13th century

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Mongol Empire in 1227 at Genghis Khan's death Genghis Khan empire-en.svg
Mongol Empire in 1227 at Genghis Khan's death
Double silver dirham of Ghazan Khan made after the intervention of Imam Ibn Taymiyyah.
Obv: Legend in Arabic: llh l llh mHmd rswl llh Sl~ llh `lyh wslm/ Drb tbryz/ fy sn@ sb` ...r La ilaha illa llaha Muhammadun rasulu llahi salla llahu `alayhi wa-sallam / duriba Tabriz / fi sanati sab`in ...: "There is no God but Allah, Muhammad is His Prophet, Peace be upon him / Minted in Tabriz in the year ...7"
Rev: Legend in Mongolian script (except for "Ghazan Mahmud" in Arabic): Tengri-yin Kuchundur. Ghazan Mahmud. Ghasanu Deledkegulugsen: "By the strength of the Heaven / Ghazan Mahmud / Coin struck for Ghazan".
Tabriz mint. 4.0 gr (0.26 g). Silver. GhazanCoin.jpg
Double silver dirham of Ghazan Khan made after the intervention of Imam Ibn Taymiyyah.
Obv: Legend in Arabic: لاإله إلا الله محمد رسول الله صلى الله عليه وسلم/ ضرب تبريز/ في سنة سبع ...ر Lā ilāha illa llāha Muḥammadun rasūlu llāhi ṣalla llāhu ʽalayhi wa-sallam / ḍuriba Tabrīz / fī sanati sabʽin ...: "There is no God but Allah, Muhammad is His Prophet, Peace be upon him / Minted in Tabriz in the year ...7"
Rev: Legend in Mongolian script (except for "Ghazan Mahmud" in Arabic): Tengri-yin Küchündür. Ghazan Mahmud. Ghasanu Deledkegülügsen: "By the strength of the Heaven / Ghazan Mahmud / Coin struck for Ghazan".
Tabriz mint. 4.0 gr (0.26 g). Silver.
The opening page of one of Ibn al-Nafis' medical works. This is probably a copy made in India during the 17th or 18th century. Ibn al-nafis page.jpg
The opening page of one of Ibn al-Nafis' medical works. This is probably a copy made in India during the 17th or 18th century.

The 13th century was the century which lasted from January 1, 1201 (MCCI) through December 31, 1300 (MCCC) in accordance with the Julian calendar. The term is almost synonymous with "the 1200s", the century between January 1, 1200, and December 31, 1299.

Contents

The Mongol empire was founded by Genghis Khan, which stretched from Eastern Asia to Eastern Europe. The conquests of Hulagu Khan and other Mongol invasions changed the course of the Muslim world, most notably the siege of Baghdad (1258), the destruction of the House of Wisdom and the weakening of the Mamluks and Rums which, according to historians, caused the decline of the Islamic Golden Age. Other Muslim powers such as the Mali Empire and Delhi Sultanate conquered large parts of West Africa and the Indian subcontinent, while Buddhism witnessed a decline through the conquest led by Bakhtiyar Khilji. In the history of European culture, this period is considered part of the High Middle Ages. In North America, according to some population estimates, the population of Cahokia grew to being equal to or larger than the population of 13th-century London. [2] In Peru, the Kingdom of Cuzco begins. The Kanem Empire in what is now Chad reaches its apex. The Solomonic dynasty in Ethiopia and the Zimbabwe Kingdom are founded. In the history of Maya civilizations, the 13th century marks the beginning of the Late Postclassic period. In the periodization of Precolumbian Peru, the 13th century is part of the Late Intermediate Period.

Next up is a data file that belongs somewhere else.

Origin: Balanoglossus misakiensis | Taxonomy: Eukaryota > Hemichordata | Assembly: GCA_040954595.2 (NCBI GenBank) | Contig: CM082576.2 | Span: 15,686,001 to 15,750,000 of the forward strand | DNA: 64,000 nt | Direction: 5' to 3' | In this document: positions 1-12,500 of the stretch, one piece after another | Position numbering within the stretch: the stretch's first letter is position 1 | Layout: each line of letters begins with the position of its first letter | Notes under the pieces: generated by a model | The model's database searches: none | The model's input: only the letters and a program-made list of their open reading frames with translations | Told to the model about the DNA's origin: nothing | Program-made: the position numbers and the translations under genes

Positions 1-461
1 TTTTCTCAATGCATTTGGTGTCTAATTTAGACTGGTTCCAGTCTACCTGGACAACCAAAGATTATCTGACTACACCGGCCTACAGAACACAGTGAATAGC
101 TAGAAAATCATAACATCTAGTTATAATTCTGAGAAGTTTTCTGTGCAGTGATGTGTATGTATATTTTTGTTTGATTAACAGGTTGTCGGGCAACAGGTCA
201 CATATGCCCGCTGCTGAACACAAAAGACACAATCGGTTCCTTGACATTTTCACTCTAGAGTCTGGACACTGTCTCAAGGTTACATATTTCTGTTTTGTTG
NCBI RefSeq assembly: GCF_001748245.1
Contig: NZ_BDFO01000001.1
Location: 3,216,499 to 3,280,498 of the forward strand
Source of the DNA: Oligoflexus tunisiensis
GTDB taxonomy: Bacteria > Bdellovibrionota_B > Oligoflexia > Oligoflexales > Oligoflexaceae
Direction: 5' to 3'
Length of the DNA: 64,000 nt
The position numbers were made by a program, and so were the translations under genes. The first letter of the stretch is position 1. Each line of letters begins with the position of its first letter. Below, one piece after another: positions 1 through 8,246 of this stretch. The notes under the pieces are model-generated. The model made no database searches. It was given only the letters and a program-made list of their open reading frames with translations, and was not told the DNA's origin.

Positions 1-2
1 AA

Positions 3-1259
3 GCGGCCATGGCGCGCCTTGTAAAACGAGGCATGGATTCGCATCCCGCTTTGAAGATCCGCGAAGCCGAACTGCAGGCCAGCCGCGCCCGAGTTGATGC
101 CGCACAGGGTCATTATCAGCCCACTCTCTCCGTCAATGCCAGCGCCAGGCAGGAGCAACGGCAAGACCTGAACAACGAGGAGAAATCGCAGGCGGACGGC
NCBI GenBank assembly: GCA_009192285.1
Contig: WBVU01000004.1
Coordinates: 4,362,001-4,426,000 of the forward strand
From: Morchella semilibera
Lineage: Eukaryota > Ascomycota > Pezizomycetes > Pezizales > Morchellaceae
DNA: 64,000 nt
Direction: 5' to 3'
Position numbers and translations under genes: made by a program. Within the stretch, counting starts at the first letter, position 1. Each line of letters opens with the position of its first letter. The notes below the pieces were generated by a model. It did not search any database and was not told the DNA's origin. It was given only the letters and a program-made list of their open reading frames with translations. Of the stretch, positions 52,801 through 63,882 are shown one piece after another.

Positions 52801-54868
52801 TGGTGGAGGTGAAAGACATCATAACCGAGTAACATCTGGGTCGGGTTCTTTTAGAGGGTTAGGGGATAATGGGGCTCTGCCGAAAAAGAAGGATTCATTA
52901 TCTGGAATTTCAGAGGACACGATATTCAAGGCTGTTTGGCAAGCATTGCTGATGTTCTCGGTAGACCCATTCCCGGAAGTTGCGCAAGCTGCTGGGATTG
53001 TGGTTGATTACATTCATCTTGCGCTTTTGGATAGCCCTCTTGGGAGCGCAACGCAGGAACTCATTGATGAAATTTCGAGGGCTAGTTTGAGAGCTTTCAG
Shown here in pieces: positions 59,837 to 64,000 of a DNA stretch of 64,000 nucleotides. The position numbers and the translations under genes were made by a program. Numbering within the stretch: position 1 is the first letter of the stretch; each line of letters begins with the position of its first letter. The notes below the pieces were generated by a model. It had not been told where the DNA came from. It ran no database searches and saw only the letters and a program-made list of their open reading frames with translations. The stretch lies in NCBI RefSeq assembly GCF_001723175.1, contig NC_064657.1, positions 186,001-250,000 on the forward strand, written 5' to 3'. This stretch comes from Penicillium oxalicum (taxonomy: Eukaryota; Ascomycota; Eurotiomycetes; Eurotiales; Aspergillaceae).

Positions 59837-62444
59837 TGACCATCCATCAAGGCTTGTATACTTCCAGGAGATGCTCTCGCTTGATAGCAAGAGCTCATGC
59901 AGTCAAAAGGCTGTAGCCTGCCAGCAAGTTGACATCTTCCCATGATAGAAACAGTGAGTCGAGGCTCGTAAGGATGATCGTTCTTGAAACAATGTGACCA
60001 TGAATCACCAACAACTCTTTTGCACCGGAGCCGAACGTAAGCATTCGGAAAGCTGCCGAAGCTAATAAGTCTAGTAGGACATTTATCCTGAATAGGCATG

Events

A page of the Italian Fibonacci's Liber Abaci from the Biblioteca Nazionale di Firenze showing the Fibonacci sequence with the position in the sequence labeled in Roman numerals and the value in Arabic-Hindu numerals. Liber abbaci magliab f124r.jpg
A page of the Italian Fibonacci's Liber Abaci from the Biblioteca Nazionale di Firenze showing the Fibonacci sequence with the position in the sequence labeled in Roman numerals and the value in Arabic-Hindu numerals.

1200s

1210s

1220s

1230s

1240s

1250s

Alai Gate and Qutub Minar were built during the Mamluk and Khalji dynasties of the Delhi Sultanate. Alai Gate and Qutub Minar.jpg
Alai Gate and Qutub Minar were built during the Mamluk and Khalji dynasties of the Delhi Sultanate.

1260s

Portrait of the Chinese Zen Buddhist Wuzhun Shifan, painted in 1238, Song dynasty. Chinesischer Maler von 1238 001.jpg
Portrait of the Chinese Zen Buddhist Wuzhun Shifan, painted in 1238, Song dynasty.
Hommage of Edward I (kneeling), to the Philippe le Bel (seated). As duke of Aquitaine, Edward was a vassal to the French king. Hommage d Edouard Ier a Philippe le Bel.jpg
Hommage of Edward I (kneeling), to the Philippe le Bel (seated). As duke of Aquitaine, Edward was a vassal to the French king.

1270s

1280s

1290s

Inventions, discoveries, introductions

See also

Related Research Articles

The 1260s is the decade starting January 1, 1260 and ending December 31, 1269.

1250 Calendar year

Year 1250 (MCCL) was a common year starting on Saturday of the Julian calendar.

1266 Calendar year

Year 1266 (MCCLXVI) was a common year starting on Friday of the Julian calendar.

Battle of Ain Jalut battle between the Mamluk Sultanate and the Mongol Empire

The Battle of Ain Jalut, also spelled Ayn Jalut, was fought between the Bahri Mamluks of Egypt and the Mongol Empire on 3 September 1260 in southeastern Galilee in the Jezreel Valley near what is known today as the Spring of Harod. The battle marked the height of the extent of Mongol conquests, and was the first time a Mongol advance had ever been permanently beaten back in direct combat on the battlefield.

Hulagu Khan Western Asian Mongol ruler (c.1215-1265)

Hulagu Khan, also known as Hülegü or Hulegu, was a Mongol ruler who conquered much of Western Asia. Son of Tolui and the Keraite princess Sorghaghtani Beki, he was a grandson of Genghis Khan and brother of Ariq Böke, Möngke Khan, and Kublai Khan.

Singhasari Kingdom on the island of Java (1222-1292)

Singhasari was an Indianized Javanese Hindu–Buddhist kingdom located in east Java between 1222 and 1292. The kingdom succeeded the Kingdom of Kediri as the dominant kingdom in eastern Java. The kingdom's name is cognate to Singosari district of Malang Regency, located several kilometres north of Malang city.

Bahri dynasty

The Bahri dynasty or Bahriyya Mamluks was a Mamluk dynasty of mostly Cuman-Kipchak Turkic origin that ruled the Egyptian Mamluk Sultanate from 1250 to 1382. They followed the Ayyubid dynasty, and were succeeded by a second Mamluk dynasty, the Burji dynasty.

Armenian Kingdom of Cilicia Former country

The Armenian Kingdom of Cilicia, also known as Cilician Armenia, Lesser Armenia, Little Armenia, or New Armenia and formerly known as the Armenian Principality of Cilicia, was an Armenian state formed during the High Middle Ages by Armenian refugees fleeing the Seljuk invasion of Armenia. Located outside the Armenian Highlands and distinct from the Kingdom of Armenia of antiquity, it was centered in the Cilicia region northwest of the Gulf of Alexandretta.